Rabbi Philip Weintraub
Congregation B’nai Israel
April 4, 2021
Perhaps 97% of Israeli Jews and more than 70% of American Jews have a Seder. While some may be more or less traditional, they come together with family and friends. They eat matzah. They dip vegetables. They taste a bitter herb. They tell some version of the Exodus story. At least that is what
Last year at this time, we experienced our first Pandemic Passover. I was 100% sure that by Rosh Hashanah and definitely by THIS Passover things would be totally back to normal. I was wrong. This year has been decidedly abnormal, yet the rhythm of our Jewish calendar keeps us going. Last year I said:
This year may have been different, but I am not convinced that it was ALL that different. Yes, our seders were physically smaller, but for so many, they were spiritually larger! Suddenly, the journey from slavery to freedom felt incredibly relevant. Suddenly, we all could taste the bitter tears and wonder with Dayenu, what would really be enough. Having the privilege of speaking to so many within our congregation in recent weeks, I heard about people younger and older using technology to connect. As we are doing right now, we had to make hard decisions about how best to observe our traditions AND connect to one another. Using the guidance of the Rabbinical Assembly and the Committee of Jewish Law and Standards, we found ways of reaching out. Our daily minyan on ZOOM has been vibrant. I heard of so many ZOOM seders and now we are using Facebook to bring our sanctuary into your home. None of these are sentences I could have imagined any other year.
In our weekly spiel, Joan Redisch shared how our zoom minyan has been a lifeline for her. Having our services accessible to the community through these technologies have allowed participation from a wider network than we might otherwise have touched. We have not missed a minyan in months. When people travel, they login from wherever they are to participate. While it has been challenging limiting attendance in the sanctuary, knowing that we were touching the lives of you all has been incredibly powerful for me. As isolating as it was at times to lead a service in a mostly empty room, I knew that you were with us.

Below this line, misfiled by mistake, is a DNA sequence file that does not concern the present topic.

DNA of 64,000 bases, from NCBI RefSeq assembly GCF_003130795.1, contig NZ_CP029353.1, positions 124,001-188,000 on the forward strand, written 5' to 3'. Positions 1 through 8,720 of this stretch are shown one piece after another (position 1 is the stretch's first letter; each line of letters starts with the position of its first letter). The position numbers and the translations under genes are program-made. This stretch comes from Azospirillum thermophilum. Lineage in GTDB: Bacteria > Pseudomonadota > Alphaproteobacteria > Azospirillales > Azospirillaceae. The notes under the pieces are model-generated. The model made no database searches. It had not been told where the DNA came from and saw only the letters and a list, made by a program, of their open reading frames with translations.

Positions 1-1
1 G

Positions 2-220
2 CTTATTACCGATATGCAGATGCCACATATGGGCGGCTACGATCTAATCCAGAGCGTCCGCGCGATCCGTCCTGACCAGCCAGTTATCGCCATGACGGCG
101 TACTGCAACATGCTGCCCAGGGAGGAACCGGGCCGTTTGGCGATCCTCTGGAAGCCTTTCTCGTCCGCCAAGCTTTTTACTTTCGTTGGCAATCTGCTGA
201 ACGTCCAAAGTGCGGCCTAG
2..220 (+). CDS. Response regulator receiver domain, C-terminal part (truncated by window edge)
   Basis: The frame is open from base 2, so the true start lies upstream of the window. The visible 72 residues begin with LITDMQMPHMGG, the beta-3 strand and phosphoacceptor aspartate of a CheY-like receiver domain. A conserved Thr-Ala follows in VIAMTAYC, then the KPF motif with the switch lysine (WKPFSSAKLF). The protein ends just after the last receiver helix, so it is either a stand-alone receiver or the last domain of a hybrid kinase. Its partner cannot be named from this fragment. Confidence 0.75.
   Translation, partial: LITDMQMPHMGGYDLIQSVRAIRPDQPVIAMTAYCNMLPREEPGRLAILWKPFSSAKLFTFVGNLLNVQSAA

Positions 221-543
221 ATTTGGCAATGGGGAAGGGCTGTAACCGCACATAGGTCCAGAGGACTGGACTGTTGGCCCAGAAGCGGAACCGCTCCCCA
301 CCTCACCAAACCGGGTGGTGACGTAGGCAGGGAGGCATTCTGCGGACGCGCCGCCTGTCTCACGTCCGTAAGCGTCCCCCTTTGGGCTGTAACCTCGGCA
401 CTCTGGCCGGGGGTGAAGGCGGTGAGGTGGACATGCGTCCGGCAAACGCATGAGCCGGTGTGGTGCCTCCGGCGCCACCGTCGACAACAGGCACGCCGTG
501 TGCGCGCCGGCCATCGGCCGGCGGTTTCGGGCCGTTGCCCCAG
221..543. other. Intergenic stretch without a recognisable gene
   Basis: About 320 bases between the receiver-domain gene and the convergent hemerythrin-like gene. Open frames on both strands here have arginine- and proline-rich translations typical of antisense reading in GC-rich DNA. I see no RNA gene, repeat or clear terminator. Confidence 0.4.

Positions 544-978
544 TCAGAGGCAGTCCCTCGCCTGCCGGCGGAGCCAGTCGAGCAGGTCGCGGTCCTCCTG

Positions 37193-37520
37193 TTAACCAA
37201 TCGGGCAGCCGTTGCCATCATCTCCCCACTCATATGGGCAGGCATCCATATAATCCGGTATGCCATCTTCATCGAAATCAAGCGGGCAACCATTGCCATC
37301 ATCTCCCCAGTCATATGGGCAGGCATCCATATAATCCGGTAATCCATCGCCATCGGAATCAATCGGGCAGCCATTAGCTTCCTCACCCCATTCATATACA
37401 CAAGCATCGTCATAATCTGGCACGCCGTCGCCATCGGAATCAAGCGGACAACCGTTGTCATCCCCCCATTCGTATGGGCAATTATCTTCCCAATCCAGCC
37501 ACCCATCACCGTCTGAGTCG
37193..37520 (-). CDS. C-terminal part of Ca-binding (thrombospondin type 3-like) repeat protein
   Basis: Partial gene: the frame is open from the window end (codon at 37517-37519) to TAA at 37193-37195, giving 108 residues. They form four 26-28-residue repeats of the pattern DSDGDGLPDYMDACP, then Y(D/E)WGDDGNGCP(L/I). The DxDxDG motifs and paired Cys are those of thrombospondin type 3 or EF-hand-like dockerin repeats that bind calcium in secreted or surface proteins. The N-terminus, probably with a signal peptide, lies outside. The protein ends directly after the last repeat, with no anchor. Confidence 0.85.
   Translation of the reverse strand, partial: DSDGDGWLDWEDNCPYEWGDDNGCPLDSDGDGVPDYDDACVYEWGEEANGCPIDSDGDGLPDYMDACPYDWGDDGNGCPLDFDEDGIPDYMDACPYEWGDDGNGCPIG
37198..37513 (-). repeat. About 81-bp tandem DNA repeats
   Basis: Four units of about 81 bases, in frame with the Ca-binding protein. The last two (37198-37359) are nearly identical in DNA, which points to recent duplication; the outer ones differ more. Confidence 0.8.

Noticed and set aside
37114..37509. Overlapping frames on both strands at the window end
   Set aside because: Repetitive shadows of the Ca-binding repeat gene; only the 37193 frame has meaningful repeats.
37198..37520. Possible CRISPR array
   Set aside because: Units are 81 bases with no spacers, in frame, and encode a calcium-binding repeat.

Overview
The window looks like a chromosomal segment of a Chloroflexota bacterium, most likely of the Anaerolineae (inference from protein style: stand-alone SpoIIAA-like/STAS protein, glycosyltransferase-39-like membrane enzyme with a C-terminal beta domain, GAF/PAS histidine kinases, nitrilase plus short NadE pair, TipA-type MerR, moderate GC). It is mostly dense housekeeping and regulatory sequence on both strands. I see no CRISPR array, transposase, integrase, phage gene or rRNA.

Looking at today’s Haftorah, I continue to find comfort. I saw that we have been in isolation before. We have been in times of loss before. We have been in times of pain before.
Pesah Day 8
POSTED ON JANUARY 01, 1980 | HAFTARAH READING
This translation was taken from the JPS Tanakh
ISAIAH 10:32 - 12:6
1 But a shoot shall grow out of the stump of Jesse,
A twig shall sprout from his stock.
2 The spirit of the Lord shall alight upon him:
A spirit of wisdom and insight,
A spirit of counsel and valor,
A spirit of devotion and reverence for the Lord.
3 He shall sense the truth by his reverence for the Lord:
He shall not judge by what his eyes behold,
Nor decide by what his ears perceive.
4 Thus he shall judge the poor with equity
And decide with justice for the lowly of the land.
He shall strike down a land with the rod of his mouth
And slay the wicked with the breath of his lips.
5 Justice shall be the girdle of his loins,
And faithfulness the girdle of his waist.
6 The wolf shall dwell with the lamb,
The leopard lie down with the kid;
The calf, the beast of prey, and the fatling together,
With a little boy to herd them. . .
11 In that day, My Lord will apply His hand again to redeeming the other part of His people from Assyria — as also from Egypt, Pathros, Nubia, Elam, Shinar, Hamath, and the coastlands.
As I read these words, I am not only looking to the time of the Messianic Age, or of perfect redemption. I am thinking of the days ahead. As more and more of us are vaccinated, hope for a fuller return increases. Seeing families reunite with loved ones has been inspirational. As we think of returning more fully, what have we learned in this time?
We have attempted new partnerships, done programming with other synagogues, invited teachers from around the world, experimented with outdoor activities, and even had our own Doc Rock perform for Purim. We have celebrated and mourned, sung and danced, laughed and cried.
Yizkor is a time of memory. In Florida more than 33,000 people have died from COVID-19, nationally more than 550,000 and worldwide almost 3 million have died from this disease. That does not include the millions more who were sickened or had serious, long term consequences and damage to their lives and livelihoods. While the US’ population is 4.25% of the world’s, we have accounted for nearly 20% of the deaths from this disease. That is not an accomplishment to celebrate.
[Insert story about Dad and Barry.
Mention Bob Barnum]
Before we turn to Yizkor, we dedicate the newest plaques on our memorial board.
My Yizkor sermon can be found at the 1:48:45 mark (one hour, forty-eight minutes and forty-five seconds).